A Turnaround on Declining Enrollment

By Ellen Ullman

Tuesday Stanley, president of Westmoreland College, talks about the steps her college has taken to bring in more students.

After dropping from roughly 7,000 in 2011 to 5,250 for the 2015-16 school year, enrollment at Pennsylvania’s Westmoreland College is predicted to increase by 5 percent for the next school year.

We spoke with President Tuesday Stanley about the efforts behind this enrollment turnaround.

Congratulations on the enrollment increase. Can you share some of what has helped make that happen?

Essentially, we’re in the middle of the transformation. There’s a ton of opportunity here that has already been explored at other institutions and a lot that can still be done.

When I came here nearly two years ago, one of the first things we did was roll the application fee, which had been a separate thing, into tuition and fees. Sixty percent of our students are on some form of financial aid, and the application fee was a barrier. The first year we did that, applications increased substantially — by 63 percent.

We also strengthened our relationships with area high schools. Members of my team or I have gone to all the high schools we serve and talked about working together and how we can improve the partnership. There was no dual enrollment, so we started that program. We bolstered our early-college program as well.

Those sound like successful steps. Any others?

I joined the Westmoreland County Forum for Workforce Development, which is made up of superintendents from the 17 school districts, the Chamber of Commerce, business and economic development leaders, and area colleges and universities. We meet monthly to discuss the available jobs in our region, develop career clusters and fix the misalignment between education and workforce. My involvement has improved the college’s visibility and relationships in those areas, and we are helping people obtain sustainable careers.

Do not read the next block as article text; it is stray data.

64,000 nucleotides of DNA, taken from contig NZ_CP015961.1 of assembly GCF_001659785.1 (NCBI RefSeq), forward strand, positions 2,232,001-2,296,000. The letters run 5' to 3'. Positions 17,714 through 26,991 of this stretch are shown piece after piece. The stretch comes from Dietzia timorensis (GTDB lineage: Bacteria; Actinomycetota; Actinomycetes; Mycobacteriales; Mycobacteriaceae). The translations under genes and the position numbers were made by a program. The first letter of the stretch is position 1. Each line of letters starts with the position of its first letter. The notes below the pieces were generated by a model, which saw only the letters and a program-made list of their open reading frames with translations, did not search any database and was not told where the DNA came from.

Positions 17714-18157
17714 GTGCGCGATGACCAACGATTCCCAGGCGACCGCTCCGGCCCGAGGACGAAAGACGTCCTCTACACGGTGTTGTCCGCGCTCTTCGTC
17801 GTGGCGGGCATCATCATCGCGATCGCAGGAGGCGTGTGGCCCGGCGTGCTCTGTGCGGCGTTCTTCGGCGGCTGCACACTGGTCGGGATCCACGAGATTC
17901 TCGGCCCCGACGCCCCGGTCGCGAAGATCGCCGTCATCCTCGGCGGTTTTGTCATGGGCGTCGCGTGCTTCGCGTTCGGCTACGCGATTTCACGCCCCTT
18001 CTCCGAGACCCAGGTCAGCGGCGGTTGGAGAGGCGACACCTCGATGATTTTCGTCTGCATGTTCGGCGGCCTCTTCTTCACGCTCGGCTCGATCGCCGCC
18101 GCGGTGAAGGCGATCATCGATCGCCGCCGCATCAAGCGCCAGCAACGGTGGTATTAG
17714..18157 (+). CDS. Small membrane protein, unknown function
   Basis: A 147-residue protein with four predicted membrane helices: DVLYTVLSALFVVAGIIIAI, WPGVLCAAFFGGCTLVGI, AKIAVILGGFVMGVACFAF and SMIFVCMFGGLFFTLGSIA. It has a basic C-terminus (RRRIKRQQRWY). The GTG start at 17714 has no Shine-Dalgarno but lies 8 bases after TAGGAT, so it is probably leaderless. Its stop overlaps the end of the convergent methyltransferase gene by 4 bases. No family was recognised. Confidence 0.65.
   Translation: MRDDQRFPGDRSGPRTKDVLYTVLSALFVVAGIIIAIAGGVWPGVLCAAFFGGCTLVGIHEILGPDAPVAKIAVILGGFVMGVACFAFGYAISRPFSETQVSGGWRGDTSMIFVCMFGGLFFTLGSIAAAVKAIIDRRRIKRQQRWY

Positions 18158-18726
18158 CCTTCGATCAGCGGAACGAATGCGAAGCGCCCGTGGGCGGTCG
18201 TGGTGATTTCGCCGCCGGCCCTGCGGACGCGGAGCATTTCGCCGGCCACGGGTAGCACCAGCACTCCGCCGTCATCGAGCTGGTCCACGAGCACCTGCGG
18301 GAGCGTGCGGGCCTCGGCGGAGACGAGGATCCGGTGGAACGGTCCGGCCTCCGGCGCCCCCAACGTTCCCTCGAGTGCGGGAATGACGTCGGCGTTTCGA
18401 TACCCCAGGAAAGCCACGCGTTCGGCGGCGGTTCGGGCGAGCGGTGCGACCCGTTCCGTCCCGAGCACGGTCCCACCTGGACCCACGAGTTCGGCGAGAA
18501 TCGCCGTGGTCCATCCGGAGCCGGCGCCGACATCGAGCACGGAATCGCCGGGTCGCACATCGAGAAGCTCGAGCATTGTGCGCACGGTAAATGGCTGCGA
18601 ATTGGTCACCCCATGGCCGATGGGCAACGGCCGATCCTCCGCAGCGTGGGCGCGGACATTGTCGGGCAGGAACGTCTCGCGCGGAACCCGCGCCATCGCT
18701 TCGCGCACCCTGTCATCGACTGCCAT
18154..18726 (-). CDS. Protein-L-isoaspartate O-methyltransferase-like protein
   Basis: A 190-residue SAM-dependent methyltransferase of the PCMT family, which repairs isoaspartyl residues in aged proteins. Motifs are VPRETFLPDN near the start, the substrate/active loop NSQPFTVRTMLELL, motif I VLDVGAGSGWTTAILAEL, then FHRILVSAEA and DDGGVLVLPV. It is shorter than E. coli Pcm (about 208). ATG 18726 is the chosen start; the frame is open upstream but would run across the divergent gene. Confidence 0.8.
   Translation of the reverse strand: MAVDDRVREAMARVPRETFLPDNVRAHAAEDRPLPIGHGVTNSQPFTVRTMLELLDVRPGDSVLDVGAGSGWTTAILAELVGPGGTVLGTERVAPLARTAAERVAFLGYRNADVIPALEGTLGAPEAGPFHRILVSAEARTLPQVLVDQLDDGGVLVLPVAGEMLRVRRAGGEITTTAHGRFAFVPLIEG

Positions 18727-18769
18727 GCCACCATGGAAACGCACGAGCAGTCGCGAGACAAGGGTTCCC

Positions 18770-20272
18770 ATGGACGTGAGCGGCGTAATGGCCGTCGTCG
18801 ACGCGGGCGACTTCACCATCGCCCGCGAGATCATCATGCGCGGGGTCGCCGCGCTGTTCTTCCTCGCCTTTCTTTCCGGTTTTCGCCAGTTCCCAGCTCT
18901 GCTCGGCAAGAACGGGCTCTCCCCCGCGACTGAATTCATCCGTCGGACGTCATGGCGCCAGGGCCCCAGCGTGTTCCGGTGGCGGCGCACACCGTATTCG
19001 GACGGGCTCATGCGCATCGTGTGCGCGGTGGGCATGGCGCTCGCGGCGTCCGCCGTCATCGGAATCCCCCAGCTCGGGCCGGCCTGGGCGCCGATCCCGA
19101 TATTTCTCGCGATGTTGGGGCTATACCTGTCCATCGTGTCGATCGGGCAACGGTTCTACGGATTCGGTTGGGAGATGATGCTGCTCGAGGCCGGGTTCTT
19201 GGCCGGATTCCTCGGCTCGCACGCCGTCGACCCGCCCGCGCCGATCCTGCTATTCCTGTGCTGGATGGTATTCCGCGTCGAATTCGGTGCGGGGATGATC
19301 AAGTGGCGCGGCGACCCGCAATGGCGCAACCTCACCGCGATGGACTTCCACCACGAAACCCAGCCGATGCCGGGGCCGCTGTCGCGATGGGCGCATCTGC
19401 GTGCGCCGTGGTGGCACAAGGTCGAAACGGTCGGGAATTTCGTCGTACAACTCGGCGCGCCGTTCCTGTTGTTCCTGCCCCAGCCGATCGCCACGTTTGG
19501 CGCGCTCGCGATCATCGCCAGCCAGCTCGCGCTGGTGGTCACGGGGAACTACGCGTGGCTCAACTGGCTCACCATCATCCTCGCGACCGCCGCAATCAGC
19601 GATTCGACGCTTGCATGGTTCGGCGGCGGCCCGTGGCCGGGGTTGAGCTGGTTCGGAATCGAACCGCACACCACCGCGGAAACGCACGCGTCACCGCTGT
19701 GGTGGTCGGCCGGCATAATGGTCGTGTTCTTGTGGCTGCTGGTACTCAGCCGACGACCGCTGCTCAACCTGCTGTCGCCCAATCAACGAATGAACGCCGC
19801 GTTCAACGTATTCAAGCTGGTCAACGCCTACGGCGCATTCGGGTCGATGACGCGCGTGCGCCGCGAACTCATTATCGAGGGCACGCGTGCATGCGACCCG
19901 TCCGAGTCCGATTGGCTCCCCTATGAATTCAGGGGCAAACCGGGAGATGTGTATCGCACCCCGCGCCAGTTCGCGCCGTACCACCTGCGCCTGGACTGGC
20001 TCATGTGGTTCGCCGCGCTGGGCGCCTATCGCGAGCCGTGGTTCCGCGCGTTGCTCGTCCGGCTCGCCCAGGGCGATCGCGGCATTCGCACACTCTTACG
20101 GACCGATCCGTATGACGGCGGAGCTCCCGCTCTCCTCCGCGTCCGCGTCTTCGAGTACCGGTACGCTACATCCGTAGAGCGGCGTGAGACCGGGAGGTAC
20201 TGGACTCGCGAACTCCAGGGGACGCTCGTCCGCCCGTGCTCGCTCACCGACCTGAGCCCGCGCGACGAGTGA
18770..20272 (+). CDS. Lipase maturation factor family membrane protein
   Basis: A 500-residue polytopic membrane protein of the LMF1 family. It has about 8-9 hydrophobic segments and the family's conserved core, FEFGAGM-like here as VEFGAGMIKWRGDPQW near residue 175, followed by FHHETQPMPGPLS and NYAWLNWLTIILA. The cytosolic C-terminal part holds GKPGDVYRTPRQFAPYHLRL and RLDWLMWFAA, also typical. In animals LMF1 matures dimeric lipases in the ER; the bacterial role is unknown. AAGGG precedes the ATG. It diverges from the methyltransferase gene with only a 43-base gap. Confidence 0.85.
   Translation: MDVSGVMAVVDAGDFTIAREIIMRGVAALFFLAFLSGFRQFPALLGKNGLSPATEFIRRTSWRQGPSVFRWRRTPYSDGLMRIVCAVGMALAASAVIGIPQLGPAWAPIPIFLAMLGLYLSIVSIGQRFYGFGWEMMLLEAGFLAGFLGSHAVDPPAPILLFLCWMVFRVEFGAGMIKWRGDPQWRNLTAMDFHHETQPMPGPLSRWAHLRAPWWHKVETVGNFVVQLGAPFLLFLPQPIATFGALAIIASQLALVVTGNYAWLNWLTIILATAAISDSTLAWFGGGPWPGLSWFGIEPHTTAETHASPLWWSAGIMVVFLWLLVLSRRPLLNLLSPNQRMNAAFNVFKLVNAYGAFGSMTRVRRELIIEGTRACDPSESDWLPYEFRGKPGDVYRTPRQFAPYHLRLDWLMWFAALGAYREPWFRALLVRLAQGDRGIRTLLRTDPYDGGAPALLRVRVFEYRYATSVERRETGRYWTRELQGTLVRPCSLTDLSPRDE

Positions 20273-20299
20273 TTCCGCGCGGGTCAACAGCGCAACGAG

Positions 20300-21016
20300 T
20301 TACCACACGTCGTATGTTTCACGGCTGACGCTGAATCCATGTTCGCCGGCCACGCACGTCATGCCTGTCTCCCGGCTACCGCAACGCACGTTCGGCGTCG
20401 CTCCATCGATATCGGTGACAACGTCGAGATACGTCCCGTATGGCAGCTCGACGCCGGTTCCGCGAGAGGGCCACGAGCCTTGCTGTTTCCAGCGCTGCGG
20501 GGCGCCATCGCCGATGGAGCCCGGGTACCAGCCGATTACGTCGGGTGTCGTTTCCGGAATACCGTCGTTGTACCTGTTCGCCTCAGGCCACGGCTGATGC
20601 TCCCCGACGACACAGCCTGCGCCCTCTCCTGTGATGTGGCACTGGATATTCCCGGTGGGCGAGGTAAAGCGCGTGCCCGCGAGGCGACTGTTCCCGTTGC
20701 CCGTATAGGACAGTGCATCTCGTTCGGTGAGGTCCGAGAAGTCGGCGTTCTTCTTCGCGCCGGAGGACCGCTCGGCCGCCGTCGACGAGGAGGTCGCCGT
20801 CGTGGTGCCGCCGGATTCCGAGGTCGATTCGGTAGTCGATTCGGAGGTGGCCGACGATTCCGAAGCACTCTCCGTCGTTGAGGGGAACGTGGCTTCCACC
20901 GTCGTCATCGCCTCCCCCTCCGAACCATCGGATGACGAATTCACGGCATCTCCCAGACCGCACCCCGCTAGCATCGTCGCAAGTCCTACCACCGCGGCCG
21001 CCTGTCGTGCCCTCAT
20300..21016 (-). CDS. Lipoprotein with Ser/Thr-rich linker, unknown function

We hired Clarus Corporation to develop a marketing and recruitment plan and have gotten away from traditional marketing methods; [instead, we are] using geofencing and social media. This is revolutionary for us, and we’ve gotten great results.

We also rebranded ourselves. We were WCCC or the 3Cs, neither of which slides off the tongue. Now we are Westmoreland College or Westmoreland, and our tagline is one word: Ambitious.

Speaking of ambitious, can you talk about your technology advancements?

We’re putting together online degrees for the adult population, starting with our business degree. In 2014, we opened the Advanced Technology Center. My predecessors did it, and it’s phenomenal. Its enrollment has increased by 15 to 20 percent every semester. This past March, every student coming out of any program in that center had a job.

Our college has been operating manually for a long time, but we’re investing in training for all the systems we currently own and will be procuring new technologies to automate the transactional elements. We’re taking a training plan to the board this month that includes steps such as training people on the advising model. We want to go to a case-management advising model and mandate advising so faculty has more resources to help students.

Right now, we don’t have the technology in place to fully roll out the student-success portion. However, many of our programs have wraparound services that come with a lot of faculty intervention. We have lots of plans to lift the rest of our programs to that level, including an early-alert system that we need to put in place.

As I said before, we’re in the middle of a transformation. I’m a change agent, and it’s exciting to make a difference.

Ellen Ullman

is a contributor to the 21st-Century Center.

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